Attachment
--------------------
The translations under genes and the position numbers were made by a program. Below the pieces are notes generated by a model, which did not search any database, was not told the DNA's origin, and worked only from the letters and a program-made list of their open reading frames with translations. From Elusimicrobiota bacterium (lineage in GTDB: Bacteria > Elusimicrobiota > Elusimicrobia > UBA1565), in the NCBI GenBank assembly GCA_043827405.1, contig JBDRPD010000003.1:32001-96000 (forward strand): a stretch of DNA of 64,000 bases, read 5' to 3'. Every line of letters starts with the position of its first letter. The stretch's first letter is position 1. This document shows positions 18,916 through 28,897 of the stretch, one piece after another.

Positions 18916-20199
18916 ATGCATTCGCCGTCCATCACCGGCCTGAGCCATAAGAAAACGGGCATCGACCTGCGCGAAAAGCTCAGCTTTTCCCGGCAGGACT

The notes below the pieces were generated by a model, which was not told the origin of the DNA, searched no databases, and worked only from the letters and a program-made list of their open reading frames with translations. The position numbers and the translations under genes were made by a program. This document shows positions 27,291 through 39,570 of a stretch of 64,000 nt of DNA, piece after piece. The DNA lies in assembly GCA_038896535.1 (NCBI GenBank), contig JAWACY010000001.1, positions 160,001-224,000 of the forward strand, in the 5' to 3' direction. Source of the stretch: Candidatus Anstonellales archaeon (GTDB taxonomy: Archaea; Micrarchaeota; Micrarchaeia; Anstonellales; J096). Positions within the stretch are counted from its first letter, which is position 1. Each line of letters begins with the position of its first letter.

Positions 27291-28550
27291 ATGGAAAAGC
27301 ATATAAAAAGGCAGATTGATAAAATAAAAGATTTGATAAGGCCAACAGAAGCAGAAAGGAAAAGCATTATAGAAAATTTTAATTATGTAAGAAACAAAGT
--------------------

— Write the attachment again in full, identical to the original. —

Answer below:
The translations under genes and the position numbers were made by a program. Below the pieces are notes generated by a model, which did not search any database, was not told the DNA's origin, and worked only from the letters and a program-made list of their open reading frames with translations. From Elusimicrobiota bacterium (lineage in GTDB: Bacteria > Elusimicrobiota > Elusimicrobia > UBA1565), in the NCBI GenBank assembly GCA_043827405.1, contig JBDRPD010000003.1:32001-96000 (forward strand): a stretch of DNA of 64,000 bases, read 5' to 3'. Every line of letters starts with the position of its first letter. The stretch's first letter is position 1. This document shows positions 18,916 through 28,897 of the stretch, one piece after another.

Positions 18916-20199
18916 ATGCATTCGCCGTCCATCACCGGCCTGAGCCATAAGAAAACGGGCATCGACCTGCGCGAAAAGCTCAGCTTTTCCCGGCAGGACT

The notes below the pieces were generated by a model, which was not told the origin of the DNA, searched no databases, and worked only from the letters and a program-made list of their open reading frames with translations. The position numbers and the translations under genes were made by a program. This document shows positions 27,291 through 39,570 of a stretch of 64,000 nt of DNA, piece after piece. The DNA lies in assembly GCA_038896535.1 (NCBI GenBank), contig JAWACY010000001.1, positions 160,001-224,000 of the forward strand, in the 5' to 3' direction. Source of the stretch: Candidatus Anstonellales archaeon (GTDB taxonomy: Archaea; Micrarchaeota; Micrarchaeia; Anstonellales; J096). Positions within the stretch are counted from its first letter, which is position 1. Each line of letters begins with the position of its first letter.

Positions 27291-28550
27291 ATGGAAAAGC
27301 ATATAAAAAGGCAGATTGATAAAATAAAAGATTTGATAAGGCCAACAGAAGCAGAAAGGAAAAGCATTATAGAAAATTTTAATTATGTAAGAAACAAAGT